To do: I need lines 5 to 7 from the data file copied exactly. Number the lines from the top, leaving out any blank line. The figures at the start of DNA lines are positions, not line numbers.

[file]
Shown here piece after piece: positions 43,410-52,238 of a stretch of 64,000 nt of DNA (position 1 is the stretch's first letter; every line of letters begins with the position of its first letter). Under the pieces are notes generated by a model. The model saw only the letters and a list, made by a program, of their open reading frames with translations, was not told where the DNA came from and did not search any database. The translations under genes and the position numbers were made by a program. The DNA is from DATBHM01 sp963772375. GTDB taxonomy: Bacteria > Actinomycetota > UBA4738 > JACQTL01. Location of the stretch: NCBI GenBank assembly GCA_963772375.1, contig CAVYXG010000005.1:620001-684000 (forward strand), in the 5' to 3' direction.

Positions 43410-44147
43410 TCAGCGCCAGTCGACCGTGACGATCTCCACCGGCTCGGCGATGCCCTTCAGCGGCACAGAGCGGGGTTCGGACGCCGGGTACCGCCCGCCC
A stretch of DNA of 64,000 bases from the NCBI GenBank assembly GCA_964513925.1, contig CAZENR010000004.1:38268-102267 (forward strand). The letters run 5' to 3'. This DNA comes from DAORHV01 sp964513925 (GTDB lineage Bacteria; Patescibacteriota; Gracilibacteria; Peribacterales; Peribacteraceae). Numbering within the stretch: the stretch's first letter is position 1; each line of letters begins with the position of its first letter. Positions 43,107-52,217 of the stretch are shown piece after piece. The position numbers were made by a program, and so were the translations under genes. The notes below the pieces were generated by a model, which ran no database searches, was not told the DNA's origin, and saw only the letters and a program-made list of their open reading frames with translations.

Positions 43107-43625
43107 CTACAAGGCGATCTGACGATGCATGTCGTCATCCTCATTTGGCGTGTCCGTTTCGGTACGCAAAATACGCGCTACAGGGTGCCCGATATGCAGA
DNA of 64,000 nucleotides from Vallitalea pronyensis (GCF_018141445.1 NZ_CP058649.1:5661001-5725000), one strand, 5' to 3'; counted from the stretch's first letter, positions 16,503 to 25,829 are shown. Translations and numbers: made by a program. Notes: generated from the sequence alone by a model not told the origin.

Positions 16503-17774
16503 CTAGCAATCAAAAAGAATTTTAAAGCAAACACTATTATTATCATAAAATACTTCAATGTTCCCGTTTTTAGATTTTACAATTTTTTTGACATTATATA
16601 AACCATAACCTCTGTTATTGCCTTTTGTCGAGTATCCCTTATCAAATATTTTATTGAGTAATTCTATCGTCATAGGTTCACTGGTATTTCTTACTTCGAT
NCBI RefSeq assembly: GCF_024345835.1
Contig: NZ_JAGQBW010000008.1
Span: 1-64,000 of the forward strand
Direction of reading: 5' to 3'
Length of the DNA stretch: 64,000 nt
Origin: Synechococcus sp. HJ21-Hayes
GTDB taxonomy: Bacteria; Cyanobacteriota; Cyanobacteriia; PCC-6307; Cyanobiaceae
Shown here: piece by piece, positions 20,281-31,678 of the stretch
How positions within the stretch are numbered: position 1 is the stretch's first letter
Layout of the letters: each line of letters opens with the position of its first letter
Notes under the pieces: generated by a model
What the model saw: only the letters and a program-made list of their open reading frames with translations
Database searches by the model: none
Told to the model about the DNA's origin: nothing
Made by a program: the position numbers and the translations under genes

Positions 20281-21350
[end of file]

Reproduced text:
Positions 43107-43625
43107 CTACAAGGCGATCTGACGATGCATGTCGTCATCCTCATTTGGCGTGTCCGTTTCGGTACGCAAAATACGCGCTACAGGGTGCCCGATATGCAGA
DNA of 64,000 nucleotides from Vallitalea pronyensis (GCF_018141445.1 NZ_CP058649.1:5661001-5725000), one strand, 5' to 3'; counted from the stretch's first letter, positions 16,503 to 25,829 are shown. Translations and numbers: made by a program. Notes: generated from the sequence alone by a model not told the origin.